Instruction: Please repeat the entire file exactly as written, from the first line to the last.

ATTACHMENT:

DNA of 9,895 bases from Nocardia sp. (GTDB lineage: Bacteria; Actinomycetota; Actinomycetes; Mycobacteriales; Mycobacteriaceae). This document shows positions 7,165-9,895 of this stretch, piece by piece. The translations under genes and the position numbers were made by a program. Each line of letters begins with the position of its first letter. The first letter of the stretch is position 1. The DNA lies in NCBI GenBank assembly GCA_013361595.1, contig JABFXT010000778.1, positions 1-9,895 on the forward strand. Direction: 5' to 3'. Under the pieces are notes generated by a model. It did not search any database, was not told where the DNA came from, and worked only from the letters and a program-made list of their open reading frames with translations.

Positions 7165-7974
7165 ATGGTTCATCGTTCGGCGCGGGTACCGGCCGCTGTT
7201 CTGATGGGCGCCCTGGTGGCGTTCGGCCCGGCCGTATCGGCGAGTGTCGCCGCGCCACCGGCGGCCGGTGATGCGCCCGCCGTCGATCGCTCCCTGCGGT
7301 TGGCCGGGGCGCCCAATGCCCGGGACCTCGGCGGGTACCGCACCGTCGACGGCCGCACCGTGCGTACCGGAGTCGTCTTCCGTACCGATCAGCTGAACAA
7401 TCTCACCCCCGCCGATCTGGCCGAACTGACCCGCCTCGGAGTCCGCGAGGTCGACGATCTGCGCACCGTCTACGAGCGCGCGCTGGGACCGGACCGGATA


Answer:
DNA of 9,895 bases from Nocardia sp. (GTDB lineage: Bacteria; Actinomycetota; Actinomycetes; Mycobacteriales; Mycobacteriaceae). This document shows positions 7,165-9,895 of this stretch, piece by piece. The translations under genes and the position numbers were made by a program. Each line of letters begins with the position of its first letter. The first letter of the stretch is position 1. The DNA lies in NCBI GenBank assembly GCA_013361595.1, contig JABFXT010000778.1, positions 1-9,895 on the forward strand. Direction: 5' to 3'. Under the pieces are notes generated by a model. It did not search any database, was not told where the DNA came from, and worked only from the letters and a program-made list of their open reading frames with translations.

Positions 7165-7974
7165 ATGGTTCATCGTTCGGCGCGGGTACCGGCCGCTGTT
7201 CTGATGGGCGCCCTGGTGGCGTTCGGCCCGGCCGTATCGGCGAGTGTCGCCGCGCCACCGGCGGCCGGTGATGCGCCCGCCGTCGATCGCTCCCTGCGGT
7301 TGGCCGGGGCGCCCAATGCCCGGGACCTCGGCGGGTACCGCACCGTCGACGGCCGCACCGTGCGTACCGGAGTCGTCTTCCGTACCGATCAGCTGAACAA
7401 TCTCACCCCCGCCGATCTGGCCGAACTGACCCGCCTCGGAGTCCGCGAGGTCGACGATCTGCGCACCGTCTACGAGCGCGCGCTGGGACCGGACCGGATA